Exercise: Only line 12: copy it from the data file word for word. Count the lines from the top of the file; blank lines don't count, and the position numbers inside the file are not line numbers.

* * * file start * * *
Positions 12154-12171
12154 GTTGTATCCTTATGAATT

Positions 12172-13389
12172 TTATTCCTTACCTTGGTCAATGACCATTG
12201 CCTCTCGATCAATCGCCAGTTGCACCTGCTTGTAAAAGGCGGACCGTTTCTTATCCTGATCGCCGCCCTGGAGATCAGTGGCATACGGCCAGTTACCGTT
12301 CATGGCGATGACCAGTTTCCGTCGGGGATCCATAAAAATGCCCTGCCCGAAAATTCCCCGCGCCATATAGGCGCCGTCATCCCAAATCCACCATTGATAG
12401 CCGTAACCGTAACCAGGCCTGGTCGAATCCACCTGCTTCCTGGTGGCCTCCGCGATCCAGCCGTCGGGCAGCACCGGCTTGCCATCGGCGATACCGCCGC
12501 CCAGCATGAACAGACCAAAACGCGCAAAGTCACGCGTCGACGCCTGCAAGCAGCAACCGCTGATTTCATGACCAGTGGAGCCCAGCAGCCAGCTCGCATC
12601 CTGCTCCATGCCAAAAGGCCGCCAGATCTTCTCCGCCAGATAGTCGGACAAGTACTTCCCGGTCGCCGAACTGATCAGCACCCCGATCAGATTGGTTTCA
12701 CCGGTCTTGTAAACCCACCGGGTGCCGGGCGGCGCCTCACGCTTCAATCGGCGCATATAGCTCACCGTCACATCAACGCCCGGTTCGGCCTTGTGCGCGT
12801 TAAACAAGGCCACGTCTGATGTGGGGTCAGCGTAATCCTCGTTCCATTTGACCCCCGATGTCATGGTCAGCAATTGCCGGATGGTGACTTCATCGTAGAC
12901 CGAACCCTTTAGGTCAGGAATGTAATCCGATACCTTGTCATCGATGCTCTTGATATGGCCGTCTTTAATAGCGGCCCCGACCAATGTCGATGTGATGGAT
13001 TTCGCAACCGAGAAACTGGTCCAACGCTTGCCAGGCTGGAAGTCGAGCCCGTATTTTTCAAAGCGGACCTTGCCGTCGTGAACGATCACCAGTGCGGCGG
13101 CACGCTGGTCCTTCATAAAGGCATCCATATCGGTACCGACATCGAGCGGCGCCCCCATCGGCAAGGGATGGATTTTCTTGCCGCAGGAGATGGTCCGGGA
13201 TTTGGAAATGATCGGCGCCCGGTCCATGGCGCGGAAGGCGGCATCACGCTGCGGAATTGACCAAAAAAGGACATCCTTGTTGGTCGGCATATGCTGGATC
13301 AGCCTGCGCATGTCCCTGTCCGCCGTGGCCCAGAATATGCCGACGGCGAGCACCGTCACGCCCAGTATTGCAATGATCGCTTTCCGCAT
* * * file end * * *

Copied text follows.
12901 CGAACCCTTTAGGTCAGGAATGTAATCCGATACCTTGTCATCGATGCTCTTGATATGGCCGTCTTTAATAGCGGCCCCGACCAATGTCGATGTGATGGAT